(Corrects deal value, month in paragraph 9)
By Lawrence White and Michael Flaherty
HONG KONG Nov 1 A top Goldman Sachs banker in
Asia is relocating to the United States to take on a global
role, people familiar with the matter told Reuters, after
playing a key part in the firm's efforts to broaden its business
amid a drop in equity offering volumes.
Dan Dees, Goldman's co-head of investment banking for Asia,
is expected to move within the next few months, the sources
said. They could not confirm the exact title the American banker
will take on, but said it would be a global appointment.
Goldman earned large fees on a few select deals in Asia in
the last year, during which investment banks across the region
took on more complex financings and aimed for solo bookrunning
offerings rather than depending on the steady volume of equity
issuance they previously enjoyed.
In addition to Goldman's Asia investment banking revamp,
Missouri-born Dees, 43, played a key role in two of Asia's three
largest ever initial public offerings: the $22.12 billion
listing of the Agricultural Bank of China and the
$20.5 billion flotation of insurer AIA Group Ltd.
Other top Goldman deals this year included the latest in a
series of three bond sales for Malaysian state investment fund
1Malaysia Development Bhd. The transactions earned Goldman
hundreds of millions of dollars in fees according to media
reports, and also attracted some criticism from Malaysian
Goldman Sachs declined to comment on Dees.
The sources cited the opportunity to move up from a regional
to a global role, and also family reasons, to explain Dees'
departure from Asia.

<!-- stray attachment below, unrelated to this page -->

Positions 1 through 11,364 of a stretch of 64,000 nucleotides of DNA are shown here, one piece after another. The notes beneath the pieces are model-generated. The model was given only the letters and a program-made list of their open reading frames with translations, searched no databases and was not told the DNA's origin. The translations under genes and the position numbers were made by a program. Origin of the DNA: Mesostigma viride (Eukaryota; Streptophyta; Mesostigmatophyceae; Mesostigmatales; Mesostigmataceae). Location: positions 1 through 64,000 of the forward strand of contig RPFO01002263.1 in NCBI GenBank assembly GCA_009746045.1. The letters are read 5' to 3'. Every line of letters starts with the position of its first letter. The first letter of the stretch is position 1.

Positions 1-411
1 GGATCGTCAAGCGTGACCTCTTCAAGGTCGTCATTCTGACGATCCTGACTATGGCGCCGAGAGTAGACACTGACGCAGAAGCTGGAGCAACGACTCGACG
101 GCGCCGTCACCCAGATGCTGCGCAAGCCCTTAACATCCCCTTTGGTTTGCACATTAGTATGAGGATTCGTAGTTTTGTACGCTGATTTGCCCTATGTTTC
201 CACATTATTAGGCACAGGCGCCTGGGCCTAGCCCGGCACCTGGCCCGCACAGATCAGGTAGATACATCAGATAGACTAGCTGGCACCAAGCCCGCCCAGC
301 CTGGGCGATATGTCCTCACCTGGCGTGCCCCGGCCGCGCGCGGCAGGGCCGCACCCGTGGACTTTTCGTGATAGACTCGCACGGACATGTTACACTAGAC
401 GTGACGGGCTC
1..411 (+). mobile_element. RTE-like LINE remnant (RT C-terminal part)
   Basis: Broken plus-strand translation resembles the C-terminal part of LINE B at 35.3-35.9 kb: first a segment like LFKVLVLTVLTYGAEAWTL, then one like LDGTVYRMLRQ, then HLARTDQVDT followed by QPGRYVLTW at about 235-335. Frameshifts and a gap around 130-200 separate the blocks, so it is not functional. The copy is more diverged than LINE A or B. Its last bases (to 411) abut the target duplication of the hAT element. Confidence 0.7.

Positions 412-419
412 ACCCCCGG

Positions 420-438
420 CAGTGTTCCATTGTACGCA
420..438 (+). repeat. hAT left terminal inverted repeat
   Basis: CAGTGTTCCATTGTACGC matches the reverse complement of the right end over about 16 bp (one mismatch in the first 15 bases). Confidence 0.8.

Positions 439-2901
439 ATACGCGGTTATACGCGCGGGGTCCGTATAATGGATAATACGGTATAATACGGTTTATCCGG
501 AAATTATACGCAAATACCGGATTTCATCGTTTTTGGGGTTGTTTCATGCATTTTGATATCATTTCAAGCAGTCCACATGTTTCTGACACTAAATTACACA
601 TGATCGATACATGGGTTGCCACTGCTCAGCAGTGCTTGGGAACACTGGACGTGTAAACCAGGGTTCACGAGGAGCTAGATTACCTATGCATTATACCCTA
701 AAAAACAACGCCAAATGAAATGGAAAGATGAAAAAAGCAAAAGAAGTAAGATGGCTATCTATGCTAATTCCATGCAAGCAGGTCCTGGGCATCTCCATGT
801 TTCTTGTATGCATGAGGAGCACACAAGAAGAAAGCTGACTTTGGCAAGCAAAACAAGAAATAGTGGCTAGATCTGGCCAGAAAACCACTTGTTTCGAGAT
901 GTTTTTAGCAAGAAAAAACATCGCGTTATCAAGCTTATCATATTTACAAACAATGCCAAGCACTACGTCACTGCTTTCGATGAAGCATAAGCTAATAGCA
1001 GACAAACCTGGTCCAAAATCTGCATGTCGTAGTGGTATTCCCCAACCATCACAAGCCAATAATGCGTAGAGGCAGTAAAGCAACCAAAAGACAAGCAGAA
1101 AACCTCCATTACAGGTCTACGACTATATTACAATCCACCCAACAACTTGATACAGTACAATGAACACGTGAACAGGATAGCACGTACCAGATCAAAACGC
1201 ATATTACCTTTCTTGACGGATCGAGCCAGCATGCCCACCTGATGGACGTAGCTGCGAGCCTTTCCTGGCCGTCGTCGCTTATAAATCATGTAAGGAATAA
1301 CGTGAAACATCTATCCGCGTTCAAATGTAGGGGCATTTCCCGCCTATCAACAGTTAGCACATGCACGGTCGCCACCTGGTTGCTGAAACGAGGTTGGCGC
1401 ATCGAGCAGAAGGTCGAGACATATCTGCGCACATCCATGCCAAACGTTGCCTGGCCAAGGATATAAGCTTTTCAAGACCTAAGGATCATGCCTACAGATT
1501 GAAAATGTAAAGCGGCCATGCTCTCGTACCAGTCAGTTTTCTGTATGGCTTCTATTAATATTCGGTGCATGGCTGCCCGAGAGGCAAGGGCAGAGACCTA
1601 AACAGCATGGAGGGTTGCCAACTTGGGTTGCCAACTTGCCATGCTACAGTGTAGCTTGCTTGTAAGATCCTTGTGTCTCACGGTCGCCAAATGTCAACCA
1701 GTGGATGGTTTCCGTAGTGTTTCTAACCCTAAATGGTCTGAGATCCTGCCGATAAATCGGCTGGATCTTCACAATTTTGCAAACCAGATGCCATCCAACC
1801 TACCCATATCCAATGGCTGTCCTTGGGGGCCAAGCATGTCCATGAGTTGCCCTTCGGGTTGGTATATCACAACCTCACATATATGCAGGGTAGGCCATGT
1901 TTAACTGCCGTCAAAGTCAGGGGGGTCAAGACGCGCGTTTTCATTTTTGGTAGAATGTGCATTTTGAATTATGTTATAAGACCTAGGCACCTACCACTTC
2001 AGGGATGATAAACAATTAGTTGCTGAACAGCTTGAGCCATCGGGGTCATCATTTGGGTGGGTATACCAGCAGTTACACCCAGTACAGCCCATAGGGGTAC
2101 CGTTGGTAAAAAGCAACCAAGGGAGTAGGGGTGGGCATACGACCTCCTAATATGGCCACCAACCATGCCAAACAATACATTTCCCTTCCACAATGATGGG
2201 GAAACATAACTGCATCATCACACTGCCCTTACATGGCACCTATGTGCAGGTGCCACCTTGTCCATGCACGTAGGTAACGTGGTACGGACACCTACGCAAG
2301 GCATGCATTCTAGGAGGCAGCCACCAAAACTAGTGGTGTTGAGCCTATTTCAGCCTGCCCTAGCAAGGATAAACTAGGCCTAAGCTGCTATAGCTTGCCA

His wife and five children moved this summer to the U.S.
West Coast, where the children are now in school, the people
said. Before his six years in Hong Kong, Dees spent four years
People familiar with the matter said Dees was among the
bankers who worked around the clock to help AIG place $6 billion
of AIA shares in March 2012, in one of Hong Kong's largest
equity deals last year.
Deutsche Bank and Goldman got the lead roles on
the deal, specifying on term sheets that they were the "active"
co-ordinators and bookrunners. That sparked a minor spat with
the other underwriters, with banks complaining that the term
sheets implied the rest were "passive."
Dees graduated from Duke University in 1992, going straight
to Goldman in New York. He was named managing director in 2001
and partner in 2004.
Goldman named Dees and Matthew Westerman as its top Asia
investment bankers in February 2012.
When they took over as investment bank co-heads, Westerman
had most recently been global head of equity capital markets,
while Dees was the head of the financing group in Asia-Pacific
and chairman of the financing group for Japan.
Their priority was to continue the bank's efforts to
diversify revenues in Goldman Sachs' core investment banking
business in Asia, which, in common with other Wall Street banks,
had relied heavily on underwriting bumper stock offerings from
China's state-backed companies and other Greater China deals.
The dwindling supply of those deals, coupled with a
proliferation in the number of underwriters handling them,
prompted Goldman to expand its smaller-than-average debt capital
markets platform and its derivatives business in Asia.
Those businesses have become more lucrative as Asia's top
companies mature and demand more regular, and more
sophisticated, funding and hedging.
In 2010 and 2011, the majority of Goldman's Asia investment
banking revenues came from equity and M&A advisory fees,
according to Thomson Reuters data.
Last year, Goldman earned an estimated $346 million in Asia
Pacific investment banking, Thomson Reuters data show. That
revenue was spread across equity, bonds, loans and M&A, with
bonds taking the lion's share.
By the third quarter of 2012, investment banks made more
money from debt deals than underwriting stock offerings for the
People familiar with the matter say that Goldman is on track
to set a record for revenue this year for Asia Pacific
The bank may have earned as much as $700 million from
arranging private bond placements for 1MDB, according to
calculations by IFR magazine, a Thomson Reuters publication.
And it earned more than $40 million, one source told Reuters
at the time, for its exclusive handling of China state oil
refiner Sinopec 's 3.1 billion share offer in February
(Additional reporting by Elzio Barreto; Editing by Alex